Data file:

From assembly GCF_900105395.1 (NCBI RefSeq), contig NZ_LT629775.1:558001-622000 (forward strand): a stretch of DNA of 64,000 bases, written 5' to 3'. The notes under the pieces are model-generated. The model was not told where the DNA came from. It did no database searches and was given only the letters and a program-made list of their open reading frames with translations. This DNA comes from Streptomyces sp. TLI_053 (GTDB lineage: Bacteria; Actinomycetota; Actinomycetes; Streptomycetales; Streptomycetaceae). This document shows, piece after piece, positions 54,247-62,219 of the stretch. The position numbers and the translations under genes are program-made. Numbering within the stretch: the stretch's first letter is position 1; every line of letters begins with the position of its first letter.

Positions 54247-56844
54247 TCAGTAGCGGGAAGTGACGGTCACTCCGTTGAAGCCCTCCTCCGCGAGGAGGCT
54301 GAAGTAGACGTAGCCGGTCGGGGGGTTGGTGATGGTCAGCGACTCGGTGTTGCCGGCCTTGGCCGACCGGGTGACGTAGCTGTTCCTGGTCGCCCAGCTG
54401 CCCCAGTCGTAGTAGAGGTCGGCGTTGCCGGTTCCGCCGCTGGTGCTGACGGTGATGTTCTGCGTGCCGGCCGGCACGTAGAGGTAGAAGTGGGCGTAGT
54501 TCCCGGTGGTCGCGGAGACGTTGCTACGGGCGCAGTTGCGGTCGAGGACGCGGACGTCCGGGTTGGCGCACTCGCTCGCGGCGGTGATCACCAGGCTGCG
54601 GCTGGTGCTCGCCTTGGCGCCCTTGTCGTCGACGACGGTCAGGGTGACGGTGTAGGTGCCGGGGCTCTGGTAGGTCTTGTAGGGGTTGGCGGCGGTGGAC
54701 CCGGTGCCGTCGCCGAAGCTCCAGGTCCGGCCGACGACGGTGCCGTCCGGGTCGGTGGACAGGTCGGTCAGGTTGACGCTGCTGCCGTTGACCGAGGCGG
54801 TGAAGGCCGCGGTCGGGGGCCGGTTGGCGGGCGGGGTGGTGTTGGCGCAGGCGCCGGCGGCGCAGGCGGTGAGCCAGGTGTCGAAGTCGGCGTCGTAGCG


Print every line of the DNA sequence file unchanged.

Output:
From assembly GCF_900105395.1 (NCBI RefSeq), contig NZ_LT629775.1:558001-622000 (forward strand): a stretch of DNA of 64,000 bases, written 5' to 3'. The notes under the pieces are model-generated. The model was not told where the DNA came from. It did no database searches and was given only the letters and a program-made list of their open reading frames with translations. This DNA comes from Streptomyces sp. TLI_053 (GTDB lineage: Bacteria; Actinomycetota; Actinomycetes; Streptomycetales; Streptomycetaceae). This document shows, piece after piece, positions 54,247-62,219 of the stretch. The position numbers and the translations under genes are program-made. Numbering within the stretch: the stretch's first letter is position 1; every line of letters begins with the position of its first letter.

Positions 54247-56844
54247 TCAGTAGCGGGAAGTGACGGTCACTCCGTTGAAGCCCTCCTCCGCGAGGAGGCT
54301 GAAGTAGACGTAGCCGGTCGGGGGGTTGGTGATGGTCAGCGACTCGGTGTTGCCGGCCTTGGCCGACCGGGTGACGTAGCTGTTCCTGGTCGCCCAGCTG
54401 CCCCAGTCGTAGTAGAGGTCGGCGTTGCCGGTTCCGCCGCTGGTGCTGACGGTGATGTTCTGCGTGCCGGCCGGCACGTAGAGGTAGAAGTGGGCGTAGT
54501 TCCCGGTGGTCGCGGAGACGTTGCTACGGGCGCAGTTGCGGTCGAGGACGCGGACGTCCGGGTTGGCGCACTCGCTCGCGGCGGTGATCACCAGGCTGCG
54601 GCTGGTGCTCGCCTTGGCGCCCTTGTCGTCGACGACGGTCAGGGTGACGGTGTAGGTGCCGGGGCTCTGGTAGGTCTTGTAGGGGTTGGCGGCGGTGGAC
54701 CCGGTGCCGTCGCCGAAGCTCCAGGTCCGGCCGACGACGGTGCCGTCCGGGTCGGTGGACAGGTCGGTCAGGTTGACGCTGCTGCCGTTGACCGAGGCGG
54801 TGAAGGCCGCGGTCGGGGGCCGGTTGGCGGGCGGGGTGGTGTTGGCGCAGGCGCCGGCGGCGCAGGCGGTGAGCCAGGTGTCGAAGTCGGCGTCGTAGCG